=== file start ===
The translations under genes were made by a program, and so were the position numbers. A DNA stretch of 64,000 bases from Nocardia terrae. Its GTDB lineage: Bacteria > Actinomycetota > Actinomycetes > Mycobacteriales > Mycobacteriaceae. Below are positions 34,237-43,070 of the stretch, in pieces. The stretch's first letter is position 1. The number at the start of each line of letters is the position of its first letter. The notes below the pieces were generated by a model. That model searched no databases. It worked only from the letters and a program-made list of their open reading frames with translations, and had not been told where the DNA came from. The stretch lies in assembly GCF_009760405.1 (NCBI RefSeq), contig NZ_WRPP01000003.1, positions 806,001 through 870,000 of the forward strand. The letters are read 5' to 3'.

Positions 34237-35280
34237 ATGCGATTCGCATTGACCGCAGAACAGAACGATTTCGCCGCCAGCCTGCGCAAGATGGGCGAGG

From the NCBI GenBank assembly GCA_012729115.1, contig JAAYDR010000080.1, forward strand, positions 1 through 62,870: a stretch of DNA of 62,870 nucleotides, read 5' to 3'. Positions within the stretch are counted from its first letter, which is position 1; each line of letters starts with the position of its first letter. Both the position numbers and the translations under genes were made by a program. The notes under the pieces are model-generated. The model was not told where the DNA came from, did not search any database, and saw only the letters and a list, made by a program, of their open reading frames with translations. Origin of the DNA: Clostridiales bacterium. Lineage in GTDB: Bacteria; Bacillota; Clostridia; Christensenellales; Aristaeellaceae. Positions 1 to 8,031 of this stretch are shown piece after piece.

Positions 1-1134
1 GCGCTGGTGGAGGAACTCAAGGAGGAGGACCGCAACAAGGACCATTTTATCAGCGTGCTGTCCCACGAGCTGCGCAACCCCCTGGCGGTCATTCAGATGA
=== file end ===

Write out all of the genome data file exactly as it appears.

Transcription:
The translations under genes were made by a program, and so were the position numbers. A DNA stretch of 64,000 bases from Nocardia terrae. Its GTDB lineage: Bacteria > Actinomycetota > Actinomycetes > Mycobacteriales > Mycobacteriaceae. Below are positions 34,237-43,070 of the stretch, in pieces. The stretch's first letter is position 1. The number at the start of each line of letters is the position of its first letter. The notes below the pieces were generated by a model. That model searched no databases. It worked only from the letters and a program-made list of their open reading frames with translations, and had not been told where the DNA came from. The stretch lies in assembly GCF_009760405.1 (NCBI RefSeq), contig NZ_WRPP01000003.1, positions 806,001 through 870,000 of the forward strand. The letters are read 5' to 3'.

Positions 34237-35280
34237 ATGCGATTCGCATTGACCGCAGAACAGAACGATTTCGCCGCCAGCCTGCGCAAGATGGGCGAGG

From the NCBI GenBank assembly GCA_012729115.1, contig JAAYDR010000080.1, forward strand, positions 1 through 62,870: a stretch of DNA of 62,870 nucleotides, read 5' to 3'. Positions within the stretch are counted from its first letter, which is position 1; each line of letters starts with the position of its first letter. Both the position numbers and the translations under genes were made by a program. The notes under the pieces are model-generated. The model was not told where the DNA came from, did not search any database, and saw only the letters and a list, made by a program, of their open reading frames with translations. Origin of the DNA: Clostridiales bacterium. Lineage in GTDB: Bacteria; Bacillota; Clostridia; Christensenellales; Aristaeellaceae. Positions 1 to 8,031 of this stretch are shown piece after piece.

Positions 1-1134
1 GCGCTGGTGGAGGAACTCAAGGAGGAGGACCGCAACAAGGACCATTTTATCAGCGTGCTGTCCCACGAGCTGCGCAACCCCCTGGCGGTCATTCAGATGA